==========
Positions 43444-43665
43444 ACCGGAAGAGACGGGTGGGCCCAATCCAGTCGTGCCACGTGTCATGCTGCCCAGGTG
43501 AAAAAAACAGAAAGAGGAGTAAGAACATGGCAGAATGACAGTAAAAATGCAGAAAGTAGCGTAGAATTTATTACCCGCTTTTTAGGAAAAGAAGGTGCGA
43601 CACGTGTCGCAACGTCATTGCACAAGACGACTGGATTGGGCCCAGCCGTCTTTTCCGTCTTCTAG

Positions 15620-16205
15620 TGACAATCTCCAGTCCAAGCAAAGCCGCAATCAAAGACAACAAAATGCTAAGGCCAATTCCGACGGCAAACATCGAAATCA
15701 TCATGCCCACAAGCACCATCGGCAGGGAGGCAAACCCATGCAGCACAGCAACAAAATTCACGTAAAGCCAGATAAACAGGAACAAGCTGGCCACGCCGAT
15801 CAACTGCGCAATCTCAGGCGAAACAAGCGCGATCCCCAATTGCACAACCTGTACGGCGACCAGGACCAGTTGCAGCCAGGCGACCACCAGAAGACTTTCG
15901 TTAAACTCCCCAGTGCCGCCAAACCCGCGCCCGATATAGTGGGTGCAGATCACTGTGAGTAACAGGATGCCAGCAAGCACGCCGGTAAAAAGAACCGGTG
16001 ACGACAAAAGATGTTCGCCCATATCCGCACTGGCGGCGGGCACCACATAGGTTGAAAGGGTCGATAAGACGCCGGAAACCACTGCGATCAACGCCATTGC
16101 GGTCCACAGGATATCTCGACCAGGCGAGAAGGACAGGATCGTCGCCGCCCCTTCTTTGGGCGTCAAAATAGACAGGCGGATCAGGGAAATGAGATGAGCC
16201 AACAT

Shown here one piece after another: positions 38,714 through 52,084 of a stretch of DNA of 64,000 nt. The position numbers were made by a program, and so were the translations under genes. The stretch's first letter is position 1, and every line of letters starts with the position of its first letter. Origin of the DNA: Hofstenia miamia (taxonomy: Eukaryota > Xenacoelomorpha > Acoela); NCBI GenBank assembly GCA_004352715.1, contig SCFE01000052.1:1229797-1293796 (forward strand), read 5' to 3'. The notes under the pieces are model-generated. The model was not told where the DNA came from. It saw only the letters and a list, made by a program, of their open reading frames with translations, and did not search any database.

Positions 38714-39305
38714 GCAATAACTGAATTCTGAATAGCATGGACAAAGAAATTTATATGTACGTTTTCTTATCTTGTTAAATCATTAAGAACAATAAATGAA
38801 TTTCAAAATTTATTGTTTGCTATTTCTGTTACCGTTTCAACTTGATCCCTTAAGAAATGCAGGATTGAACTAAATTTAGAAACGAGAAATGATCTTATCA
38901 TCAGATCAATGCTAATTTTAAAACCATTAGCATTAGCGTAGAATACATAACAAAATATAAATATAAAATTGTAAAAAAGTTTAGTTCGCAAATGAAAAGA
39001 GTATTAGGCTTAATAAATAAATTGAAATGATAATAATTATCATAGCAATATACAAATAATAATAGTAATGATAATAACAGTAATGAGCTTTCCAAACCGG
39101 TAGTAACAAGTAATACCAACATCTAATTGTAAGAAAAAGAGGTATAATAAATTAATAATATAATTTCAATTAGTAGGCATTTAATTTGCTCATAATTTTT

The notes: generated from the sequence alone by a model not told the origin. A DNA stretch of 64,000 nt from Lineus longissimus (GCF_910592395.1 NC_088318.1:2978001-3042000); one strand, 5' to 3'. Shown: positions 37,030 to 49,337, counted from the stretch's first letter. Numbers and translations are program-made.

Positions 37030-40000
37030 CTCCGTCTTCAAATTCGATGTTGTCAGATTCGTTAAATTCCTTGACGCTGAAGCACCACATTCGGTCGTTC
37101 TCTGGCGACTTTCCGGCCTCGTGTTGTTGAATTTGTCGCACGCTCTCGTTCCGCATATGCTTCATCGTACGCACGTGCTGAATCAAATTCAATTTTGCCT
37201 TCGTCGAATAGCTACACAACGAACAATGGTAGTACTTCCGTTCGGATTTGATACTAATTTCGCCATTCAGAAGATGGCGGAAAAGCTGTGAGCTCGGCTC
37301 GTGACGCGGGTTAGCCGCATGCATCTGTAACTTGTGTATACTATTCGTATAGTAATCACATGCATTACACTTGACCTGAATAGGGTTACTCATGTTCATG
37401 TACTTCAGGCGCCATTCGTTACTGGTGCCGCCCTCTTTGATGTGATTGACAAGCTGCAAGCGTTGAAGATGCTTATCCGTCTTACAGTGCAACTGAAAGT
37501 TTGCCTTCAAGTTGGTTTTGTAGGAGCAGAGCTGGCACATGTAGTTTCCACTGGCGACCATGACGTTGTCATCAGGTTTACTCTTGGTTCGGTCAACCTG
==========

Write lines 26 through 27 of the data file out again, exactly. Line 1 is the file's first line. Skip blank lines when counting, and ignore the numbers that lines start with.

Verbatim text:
37401 TACTTCAGGCGCCATTCGTTACTGGTGCCGCCCTCTTTGATGTGATTGACAAGCTGCAAGCGTTGAAGATGCTTATCCGTCTTACAGTGCAACTGAAAGT
37501 TTGCCTTCAAGTTGGTTTTGTAGGAGCAGAGCTGGCACATGTAGTTTCCACTGGCGACCATGACGTTGTCATCAGGTTTACTCTTGGTTCGGTCAACCTG